Why terms can matter more than valuations

If Participating Preferred was a sweet…

It goes without saying that the valuation placed on a company is a key variable forming part of any negotiation at a financing round. However, I’d argue that terms can matter more. This is never more true than when considering a VC favourite, the “liquidation preference”.

What is a liquidation preference?

A liquidation preference is a right that can be required by investors in respect of their capital contribution (i.e. their investment amount). It is a common right given to preference shareholders. It effectively provides a mechanism by which they can receive a certain amount before other shareholders on some form of liquidation event (this often also covers winding up, merger and acquisition). The amount they will receive could be equal to the amount they invested (typically referred to as 1x), or some multiple thereof, depending on the terms negotiated.

What’s the impact?

This largely depends on the drafting of the liquidation preference. In particular, whether the liquidation preference is “participating” or “non-participating”.

To explain let’s consider two simplified scenarios:

Scenario 1 — Non-participating liquidation preference

Company X has received an offer for an investment of £5m from “VC Fund” for its Series A at a £15m pre-money valuation. This will be its first outside investment (good going Company X!). The £5m will be invested in return for preferred shares that, amongst other things, benefit from the right to a 1x non-participating liquidation preference.

In Scenario 1, post investment the equity split amongst investors and founders is as follows:

  1. VC Fund = 25%
  2. Founders = 75%

In Scenario 1, assume the company struggles to achieve traction and fails to raise again and with limited options decides to pursue an exit for £10m.

From a £10m acquisition offer the proceeds would be split as follows:

  1. VC Fund = £5m = 50%
  2. Founders = £5m = 50%

Even though the equity split is 25:75 in favour of the founders, in this scenario, the 1 x non-participating liquidation preference results in a 50:50 split of the acquisition proceeds. This is because VC Fund would choose to get its preferred amount in order to recover their investment rather than participating pro rata with other investors.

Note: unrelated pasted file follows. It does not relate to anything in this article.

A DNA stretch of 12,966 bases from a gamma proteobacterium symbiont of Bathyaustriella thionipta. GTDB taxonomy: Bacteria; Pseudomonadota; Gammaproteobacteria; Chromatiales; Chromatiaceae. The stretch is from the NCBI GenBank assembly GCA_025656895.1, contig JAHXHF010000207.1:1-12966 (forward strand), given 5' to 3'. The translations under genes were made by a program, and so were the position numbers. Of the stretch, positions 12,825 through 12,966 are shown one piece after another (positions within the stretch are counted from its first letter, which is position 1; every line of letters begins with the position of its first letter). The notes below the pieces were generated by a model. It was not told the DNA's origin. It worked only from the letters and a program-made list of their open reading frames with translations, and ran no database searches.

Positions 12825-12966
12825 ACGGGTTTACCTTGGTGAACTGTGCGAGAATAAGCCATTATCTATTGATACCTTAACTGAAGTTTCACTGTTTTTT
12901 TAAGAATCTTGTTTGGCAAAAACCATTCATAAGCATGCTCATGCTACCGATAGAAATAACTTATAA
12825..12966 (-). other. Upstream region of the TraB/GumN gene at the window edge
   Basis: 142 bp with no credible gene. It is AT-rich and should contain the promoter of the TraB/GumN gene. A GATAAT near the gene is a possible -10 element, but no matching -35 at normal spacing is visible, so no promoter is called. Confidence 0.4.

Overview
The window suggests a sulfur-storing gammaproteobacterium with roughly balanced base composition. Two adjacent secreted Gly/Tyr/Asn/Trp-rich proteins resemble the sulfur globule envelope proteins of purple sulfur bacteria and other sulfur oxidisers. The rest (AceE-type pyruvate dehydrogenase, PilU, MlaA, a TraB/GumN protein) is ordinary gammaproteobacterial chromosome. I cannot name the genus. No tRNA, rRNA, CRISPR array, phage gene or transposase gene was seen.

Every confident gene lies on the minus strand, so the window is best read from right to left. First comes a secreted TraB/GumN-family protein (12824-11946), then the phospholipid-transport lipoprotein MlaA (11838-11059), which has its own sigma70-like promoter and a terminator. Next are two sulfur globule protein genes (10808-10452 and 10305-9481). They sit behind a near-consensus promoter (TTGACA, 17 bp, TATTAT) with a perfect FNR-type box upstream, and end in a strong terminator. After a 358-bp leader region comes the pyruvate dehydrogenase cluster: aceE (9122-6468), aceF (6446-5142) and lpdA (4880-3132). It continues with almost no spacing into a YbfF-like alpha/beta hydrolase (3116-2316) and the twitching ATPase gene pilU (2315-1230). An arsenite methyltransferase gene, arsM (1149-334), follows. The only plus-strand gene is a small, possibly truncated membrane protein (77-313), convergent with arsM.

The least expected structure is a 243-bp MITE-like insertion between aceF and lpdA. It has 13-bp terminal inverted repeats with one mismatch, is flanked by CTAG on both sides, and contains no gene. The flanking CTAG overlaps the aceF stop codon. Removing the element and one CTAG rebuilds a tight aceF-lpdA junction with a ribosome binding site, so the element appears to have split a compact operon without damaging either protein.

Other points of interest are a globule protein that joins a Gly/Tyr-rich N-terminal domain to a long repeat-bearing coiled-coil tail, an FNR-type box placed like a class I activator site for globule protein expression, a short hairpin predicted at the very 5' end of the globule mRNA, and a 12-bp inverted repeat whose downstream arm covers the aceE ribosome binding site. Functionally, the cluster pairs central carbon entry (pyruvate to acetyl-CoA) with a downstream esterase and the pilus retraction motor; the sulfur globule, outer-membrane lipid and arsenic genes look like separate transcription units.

Scenario 2— Participating liquidation preference

Assume the same economics as scenario 1 (£5m at a £15m pre) but this time the VC Fund has negotiated a 1 x participating liquidation preference.

The same post investment equity split amongst founders would apply:

  1. VC Fund = 25%
  2. Founders = 75%

Again, assuming a situation transpires whereby a £10m acquisition offer is to be pursued.

In scenario 2, for a £10m acquisition offer the proceeds would be split as follows:

  1. VC Fund = £6.25m = 62.5%
  2. Founders = £3.75m = 37.5%

Again, the VC Fund would elect to maintain its preferred share rights rather than convert into ordinary shares. This results in a significant swing in favour of the VC Fund in terms of returns received.

Participating vs. Non-participating

The two scenarios highlight the difference between participating and non-participating liquidation preferences. The non-participating variant can be thought of as an “either or” clause whereby the investor can receive the amount they invested or their pro rata share of the proceeds. In the above scenario 1 they would choose to receive their preference amount because this is the greater (£5m vs. £2.5m). However, if the acquisition price exceeded £20m the VC Fund would elect to convert its preferred shares to ordinary shares in order to participate pro rata because this would result in a greater return than £5m. This is why non-participating liquidation preferences are often classified as “down-side protection” provisions because they help investors potentially limit their loss on a liquidity event.

The participating variant gives the investor the right to receive their preference amount and their pro rata share of the remaining proceeds. In scenario 2 this results in £5m (1 x their investment amount) plus £1.25m (25% of the remaining £5m). A participating liquidation preference provides down-side protection whilst also giving the investor the right to participate in the upside, hence the “double-dip”.

In addition to non-participating and participating, other terms to look out for in relation to liquidation preferences are:

  1. senior liquidation preferences that stack on top of liquidation preferences that were provided to investors on previous rounds.
  2. multiple liquidation preferences in the above two scenarios we have assumed a 1 x liquidation preference but this could be higher (i.e. 1.5x, 2x etc.)

For a useful maths cheat sheet on the implications of participating, non-participating, senior and multiple liquidation preferences on exit proceeds check out this post.

How is this fair?